...January 10th is one of those days to sit on the couch in front of the TV and not move! The schedule includes two of my all-time favorite films, ARMORED CAR ROBBERY (1950) and ANGEL AND THE BADMAN (1947); a pair of very enjoyable Warner Bros. films with Zachary Scott, DANGER SIGNAL (1945) and FLAMINGO ROAD (1949), and an evening of Douglas Sirk films including ALL THAT HEAVEN ALLOWS (1957). Enjoy!

...Marion Davies is delightful in the silent comedy SHOW PEOPLE (1928), a Hollywood tale which I saw with a live orchestra at the 2018 TCM Classic Film Festival. It's on January 13th.

...NOAH'S ARK (1928) is a fascinating mashup of WWI film and Biblical epic; it's also part silent, part talkie. George O'Brien stars, directed by Michael Curtiz. The air date is January 15th.

...I've never seen AFFAIR WITH A STRANGER (1953), but with Victor Mature and Jean Simmons in the leads, I definitely need to give it a look. It will be shown January 16th.

...Another fantastic day on TCM on January 19th includes the great noir BORN TO KILL (1947), the classic comedy ALL ABOUT EVE (1950), and an entire evening of Harold Lloyd's silent shorts!

...There's another great film from Anthony Mann on January 20th, THE TALL TARGET (1951). Dick Powell plays a New York police detective desperately trying to stop the assassination of Abraham Lincoln in 1861. The action is set on a train, and the lighting, as filmed by Paul Vogel, is superb.

...A day of Conrad Veidt films on January 22nd includes ABOVE SUSPICION (1943), a WWII suspense film with Joan Crawford and Fred MacMurray as newlyweds tasked with a mission from the British Foreign Office while honeymooning in "Southern Germany" (Austria). Based on a novel by Helen MacInnes, it's not a perfect film, but I found it pleasantly entertaining when I watched it nearly a decade ago.

...There are a pair of entertaining Westerns on January 23rd, Tim Holt's STORM OVER WYOMING (1950) and THE PAINTED DESERT (1931) starring William Boyd and a young Clark Gable.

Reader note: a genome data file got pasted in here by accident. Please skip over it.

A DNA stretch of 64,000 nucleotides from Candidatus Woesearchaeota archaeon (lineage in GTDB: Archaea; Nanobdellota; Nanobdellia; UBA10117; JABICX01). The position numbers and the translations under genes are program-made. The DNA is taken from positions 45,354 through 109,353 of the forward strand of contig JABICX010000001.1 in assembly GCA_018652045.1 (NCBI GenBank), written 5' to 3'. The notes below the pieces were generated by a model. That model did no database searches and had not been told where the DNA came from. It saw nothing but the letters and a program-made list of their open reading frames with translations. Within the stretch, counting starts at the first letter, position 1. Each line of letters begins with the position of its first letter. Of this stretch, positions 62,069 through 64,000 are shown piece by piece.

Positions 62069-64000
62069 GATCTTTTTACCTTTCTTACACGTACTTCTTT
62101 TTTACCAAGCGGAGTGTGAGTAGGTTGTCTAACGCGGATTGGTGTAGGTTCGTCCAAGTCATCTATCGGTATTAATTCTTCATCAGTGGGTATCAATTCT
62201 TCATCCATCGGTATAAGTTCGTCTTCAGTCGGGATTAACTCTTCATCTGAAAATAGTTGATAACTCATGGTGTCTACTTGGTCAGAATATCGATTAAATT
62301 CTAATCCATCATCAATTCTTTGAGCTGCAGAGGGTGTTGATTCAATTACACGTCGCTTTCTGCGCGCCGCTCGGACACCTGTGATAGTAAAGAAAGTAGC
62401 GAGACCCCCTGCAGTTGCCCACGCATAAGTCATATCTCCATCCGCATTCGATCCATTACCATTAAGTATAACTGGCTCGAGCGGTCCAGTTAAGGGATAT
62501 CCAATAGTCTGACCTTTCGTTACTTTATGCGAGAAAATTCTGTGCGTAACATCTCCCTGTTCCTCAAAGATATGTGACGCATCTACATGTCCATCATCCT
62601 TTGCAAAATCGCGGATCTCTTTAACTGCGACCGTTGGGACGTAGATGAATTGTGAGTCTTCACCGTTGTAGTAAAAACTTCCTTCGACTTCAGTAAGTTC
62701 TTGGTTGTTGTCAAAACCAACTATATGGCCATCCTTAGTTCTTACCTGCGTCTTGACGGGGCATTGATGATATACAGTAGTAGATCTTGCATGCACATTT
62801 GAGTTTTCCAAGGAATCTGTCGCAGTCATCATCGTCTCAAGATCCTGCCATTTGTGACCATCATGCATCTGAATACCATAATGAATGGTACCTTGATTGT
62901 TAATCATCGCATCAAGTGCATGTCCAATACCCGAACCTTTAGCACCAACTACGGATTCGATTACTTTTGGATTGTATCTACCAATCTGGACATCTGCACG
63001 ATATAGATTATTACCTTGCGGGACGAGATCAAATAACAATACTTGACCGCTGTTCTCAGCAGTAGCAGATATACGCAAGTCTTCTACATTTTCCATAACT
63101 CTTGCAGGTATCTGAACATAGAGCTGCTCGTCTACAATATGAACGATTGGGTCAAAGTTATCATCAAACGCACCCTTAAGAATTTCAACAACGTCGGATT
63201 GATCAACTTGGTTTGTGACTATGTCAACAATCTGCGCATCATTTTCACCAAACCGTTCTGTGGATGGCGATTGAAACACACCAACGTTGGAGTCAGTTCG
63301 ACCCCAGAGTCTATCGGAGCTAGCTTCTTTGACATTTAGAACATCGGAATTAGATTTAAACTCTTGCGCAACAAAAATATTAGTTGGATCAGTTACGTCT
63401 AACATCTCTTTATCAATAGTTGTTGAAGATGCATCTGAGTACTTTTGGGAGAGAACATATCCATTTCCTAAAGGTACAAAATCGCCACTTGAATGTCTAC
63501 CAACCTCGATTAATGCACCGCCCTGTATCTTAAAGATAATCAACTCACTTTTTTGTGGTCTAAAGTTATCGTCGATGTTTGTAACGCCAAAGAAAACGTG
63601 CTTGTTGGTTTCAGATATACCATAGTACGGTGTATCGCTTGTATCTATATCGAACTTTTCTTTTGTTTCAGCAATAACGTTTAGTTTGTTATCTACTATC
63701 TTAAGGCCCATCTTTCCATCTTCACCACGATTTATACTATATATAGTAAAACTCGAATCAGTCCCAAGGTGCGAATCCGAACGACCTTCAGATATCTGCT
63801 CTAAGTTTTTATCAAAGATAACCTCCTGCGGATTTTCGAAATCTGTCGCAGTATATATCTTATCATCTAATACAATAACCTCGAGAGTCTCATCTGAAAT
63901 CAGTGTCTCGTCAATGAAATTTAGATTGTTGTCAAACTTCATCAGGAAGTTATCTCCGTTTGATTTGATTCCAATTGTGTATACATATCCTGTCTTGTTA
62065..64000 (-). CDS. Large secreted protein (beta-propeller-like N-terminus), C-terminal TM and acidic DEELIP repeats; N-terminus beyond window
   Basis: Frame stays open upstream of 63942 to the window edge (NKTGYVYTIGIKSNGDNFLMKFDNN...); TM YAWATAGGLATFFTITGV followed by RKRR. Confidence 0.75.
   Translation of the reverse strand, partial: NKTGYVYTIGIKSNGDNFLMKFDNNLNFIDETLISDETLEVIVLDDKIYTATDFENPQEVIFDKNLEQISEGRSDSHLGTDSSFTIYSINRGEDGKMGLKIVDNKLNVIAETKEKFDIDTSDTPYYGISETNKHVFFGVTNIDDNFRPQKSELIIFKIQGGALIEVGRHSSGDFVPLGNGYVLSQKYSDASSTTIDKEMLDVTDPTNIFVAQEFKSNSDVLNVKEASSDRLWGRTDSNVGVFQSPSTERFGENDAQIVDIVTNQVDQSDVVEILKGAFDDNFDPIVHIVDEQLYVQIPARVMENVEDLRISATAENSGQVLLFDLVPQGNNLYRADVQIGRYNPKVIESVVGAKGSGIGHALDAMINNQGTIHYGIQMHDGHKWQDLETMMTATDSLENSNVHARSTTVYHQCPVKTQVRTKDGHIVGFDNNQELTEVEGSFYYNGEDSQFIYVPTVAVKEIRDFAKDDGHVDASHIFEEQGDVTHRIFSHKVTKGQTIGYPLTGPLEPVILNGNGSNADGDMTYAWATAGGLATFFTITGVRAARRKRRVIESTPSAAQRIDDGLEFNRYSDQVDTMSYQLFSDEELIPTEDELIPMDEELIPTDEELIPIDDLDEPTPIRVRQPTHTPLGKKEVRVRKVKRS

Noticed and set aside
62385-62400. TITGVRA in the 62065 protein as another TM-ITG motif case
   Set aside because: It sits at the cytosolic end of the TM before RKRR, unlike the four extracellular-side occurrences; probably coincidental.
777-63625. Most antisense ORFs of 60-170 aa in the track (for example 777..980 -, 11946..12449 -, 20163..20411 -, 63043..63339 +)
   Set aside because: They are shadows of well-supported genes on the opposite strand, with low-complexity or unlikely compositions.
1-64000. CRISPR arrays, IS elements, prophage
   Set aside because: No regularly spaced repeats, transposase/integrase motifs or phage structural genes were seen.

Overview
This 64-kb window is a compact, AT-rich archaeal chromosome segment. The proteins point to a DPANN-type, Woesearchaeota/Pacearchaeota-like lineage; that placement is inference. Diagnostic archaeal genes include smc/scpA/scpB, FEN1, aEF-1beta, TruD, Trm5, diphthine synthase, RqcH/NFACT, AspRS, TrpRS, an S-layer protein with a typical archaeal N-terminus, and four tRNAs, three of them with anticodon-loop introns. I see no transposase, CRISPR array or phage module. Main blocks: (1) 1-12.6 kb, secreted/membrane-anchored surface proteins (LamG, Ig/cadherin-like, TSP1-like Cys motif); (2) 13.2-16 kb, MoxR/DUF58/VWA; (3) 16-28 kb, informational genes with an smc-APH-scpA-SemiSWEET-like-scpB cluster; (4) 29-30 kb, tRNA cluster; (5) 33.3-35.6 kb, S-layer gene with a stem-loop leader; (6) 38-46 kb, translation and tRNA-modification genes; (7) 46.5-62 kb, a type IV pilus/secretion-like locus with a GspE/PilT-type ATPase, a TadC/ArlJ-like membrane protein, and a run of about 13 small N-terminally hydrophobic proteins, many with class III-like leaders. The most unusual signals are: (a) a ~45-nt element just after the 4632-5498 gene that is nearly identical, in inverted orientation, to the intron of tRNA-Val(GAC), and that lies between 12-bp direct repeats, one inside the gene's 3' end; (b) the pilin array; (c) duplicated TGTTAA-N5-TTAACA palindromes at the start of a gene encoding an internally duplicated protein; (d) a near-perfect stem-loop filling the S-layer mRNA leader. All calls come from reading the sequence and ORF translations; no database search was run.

...NIGHT WAITRESS (1936) is one of a large number of "B" films I've watched which were directed by Lew Landers, who knew how to get the most out of his material and make it as entertaining as possible. Margot Grahame and Gordon Jones star on January 25th.

...Deanna Durbin receives a prime time tribute on January 26th, with showings of THREE SMART GIRLS (1936) and IT'S A DATE (1940), along with the short she made with Judy Garland, EVERY SUNDAY (1936).

...A lineup of titles featuring plastic surgery includes HOLLOW TRIUMPH (1948), aka THE SCAR, starring Paul Henreid and Joan Bennett. It's quite entertaining; check it out on the 30th.

For more information on TCM in January 2020, please visit the complete schedule along with my previous post Quick Preview of TCM in January.

Wishing everyone a great year of movie viewing in 2020!

Sunday, December 29, 2019

Tonight's Movie: Adventure (1945) - A Warner Archive DVD

Clark Gable and Greer Garson star in ADVENTURE (1945), available on DVD from the Warner Archive.

ADVENTURE was Gable's first film after serving in World War II, and the poster art was well known for the line "Gable's back and Garson's got him!" Alas, that may be the most memorable thing about this confusing, slow-moving 125-minute film.

Gable plays Harry Patterson, a bosun in the Merchant Marine. After his ship is torpedoed Harry and the surviving crew, including his pal Mudgin (Thomas Mitchell), arrive in San Francisco.

Harry chances to meet Emily (Garson), a reserved librarian who's his polar opposite. The two clash repeatedly -- in part as she's jealous of his flirtation with her roommate Helen (Joan Blondell) -- then abruptly decide they're in love and head for Reno to get married.